Breast cancer takes a daunting toll on all women, but it hits younger women especially hard, finds a new study from the Brown School at Washington University in St. Louis.
Women aged 18-44 with a history of breast cancer reported a lower health-related quality of life than older survivors, highlighting the impact of breast cancer on the physical and mental health of younger women.
For younger women, the effect of breast cancer on quality of life was 70 percent greater than that of other cancers.
Brown and his colleagues analyzed data from the 2009 and 2010 Behavioral Risk Factor Surveillance System. The sample included 218,852 women; 7,433 had a history of breast cancer and 18,577 had histories of other cancers. Health state utility (HSU) values, a scaled index of health-related quality of life for economic evaluation, were estimated using survey questions and a published mapping algorithm.
“One possibility to explain these results is that younger women are nearer to peak childbearing ages, so they are more concerned about fertility implications of treatment,” Brown said.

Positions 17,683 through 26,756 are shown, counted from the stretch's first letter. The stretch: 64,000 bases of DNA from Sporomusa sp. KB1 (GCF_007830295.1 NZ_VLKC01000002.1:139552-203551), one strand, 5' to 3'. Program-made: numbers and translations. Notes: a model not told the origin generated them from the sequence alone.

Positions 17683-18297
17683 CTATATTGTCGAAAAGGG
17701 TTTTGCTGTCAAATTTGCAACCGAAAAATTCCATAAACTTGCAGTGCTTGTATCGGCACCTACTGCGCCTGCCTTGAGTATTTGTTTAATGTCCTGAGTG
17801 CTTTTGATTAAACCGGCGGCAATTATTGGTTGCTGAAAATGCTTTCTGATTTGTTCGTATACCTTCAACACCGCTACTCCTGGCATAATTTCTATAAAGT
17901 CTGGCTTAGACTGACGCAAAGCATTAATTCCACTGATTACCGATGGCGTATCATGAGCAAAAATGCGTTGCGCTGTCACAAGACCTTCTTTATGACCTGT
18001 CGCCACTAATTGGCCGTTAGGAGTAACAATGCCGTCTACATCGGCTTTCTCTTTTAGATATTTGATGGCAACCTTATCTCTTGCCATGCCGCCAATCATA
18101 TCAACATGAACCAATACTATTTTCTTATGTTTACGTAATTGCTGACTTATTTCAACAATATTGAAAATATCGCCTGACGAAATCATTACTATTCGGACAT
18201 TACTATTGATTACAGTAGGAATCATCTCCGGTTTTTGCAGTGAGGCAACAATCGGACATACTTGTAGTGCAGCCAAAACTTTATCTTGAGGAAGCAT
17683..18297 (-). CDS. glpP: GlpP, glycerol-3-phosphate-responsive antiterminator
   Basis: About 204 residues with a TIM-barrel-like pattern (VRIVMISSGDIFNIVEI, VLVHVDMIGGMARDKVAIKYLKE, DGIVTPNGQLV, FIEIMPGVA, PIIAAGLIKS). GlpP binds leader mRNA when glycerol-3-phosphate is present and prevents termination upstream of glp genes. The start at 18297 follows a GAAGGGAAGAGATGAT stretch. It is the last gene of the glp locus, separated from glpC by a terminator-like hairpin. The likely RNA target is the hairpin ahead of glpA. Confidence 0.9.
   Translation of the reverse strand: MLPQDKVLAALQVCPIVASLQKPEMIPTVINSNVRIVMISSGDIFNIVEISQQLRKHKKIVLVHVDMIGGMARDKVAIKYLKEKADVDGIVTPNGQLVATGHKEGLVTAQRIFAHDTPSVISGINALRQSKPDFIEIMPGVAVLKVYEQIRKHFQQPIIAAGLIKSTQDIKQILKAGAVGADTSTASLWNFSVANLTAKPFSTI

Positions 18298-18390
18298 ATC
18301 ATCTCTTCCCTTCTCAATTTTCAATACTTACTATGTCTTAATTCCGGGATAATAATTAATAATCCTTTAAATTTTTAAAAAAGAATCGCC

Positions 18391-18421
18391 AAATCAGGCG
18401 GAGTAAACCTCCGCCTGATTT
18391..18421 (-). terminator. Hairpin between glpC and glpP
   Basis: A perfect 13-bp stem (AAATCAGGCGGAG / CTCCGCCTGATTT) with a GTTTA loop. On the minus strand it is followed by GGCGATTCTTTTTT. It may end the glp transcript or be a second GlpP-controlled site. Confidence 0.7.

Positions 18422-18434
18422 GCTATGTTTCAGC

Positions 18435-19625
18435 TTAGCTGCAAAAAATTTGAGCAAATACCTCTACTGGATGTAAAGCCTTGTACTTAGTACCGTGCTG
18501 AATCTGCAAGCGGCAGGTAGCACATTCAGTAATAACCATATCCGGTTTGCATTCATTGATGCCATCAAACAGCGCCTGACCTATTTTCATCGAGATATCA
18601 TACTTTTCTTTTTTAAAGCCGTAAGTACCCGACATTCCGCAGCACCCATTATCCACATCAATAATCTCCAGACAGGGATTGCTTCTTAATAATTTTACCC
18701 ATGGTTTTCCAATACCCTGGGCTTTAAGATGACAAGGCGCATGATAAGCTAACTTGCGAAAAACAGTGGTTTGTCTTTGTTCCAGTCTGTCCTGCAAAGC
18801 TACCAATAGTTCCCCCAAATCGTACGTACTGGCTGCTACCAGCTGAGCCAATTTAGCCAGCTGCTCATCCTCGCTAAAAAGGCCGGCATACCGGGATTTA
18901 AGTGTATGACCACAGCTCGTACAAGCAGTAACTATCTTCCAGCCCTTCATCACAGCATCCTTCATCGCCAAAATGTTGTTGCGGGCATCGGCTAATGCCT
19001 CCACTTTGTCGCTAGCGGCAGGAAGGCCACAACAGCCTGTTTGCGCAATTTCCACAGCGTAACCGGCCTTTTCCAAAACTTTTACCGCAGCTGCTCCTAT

“Even if the treatments have the same physical impact across ages, the stress and mental health impacts may be larger for younger women, and show up as larger impacts on health-related quality of life,” he said.
Another possible reason for the finding, Brown said, is that breast cancers in this study could be more advanced when diagnosed in young women compared to older women, since routine screening is not recommended in younger women.
“If so, this could mean larger mental or physical health impacts, and a greater impact on quality of life,” Brown said. “We would need a more detailed clinical sample data set to test this.”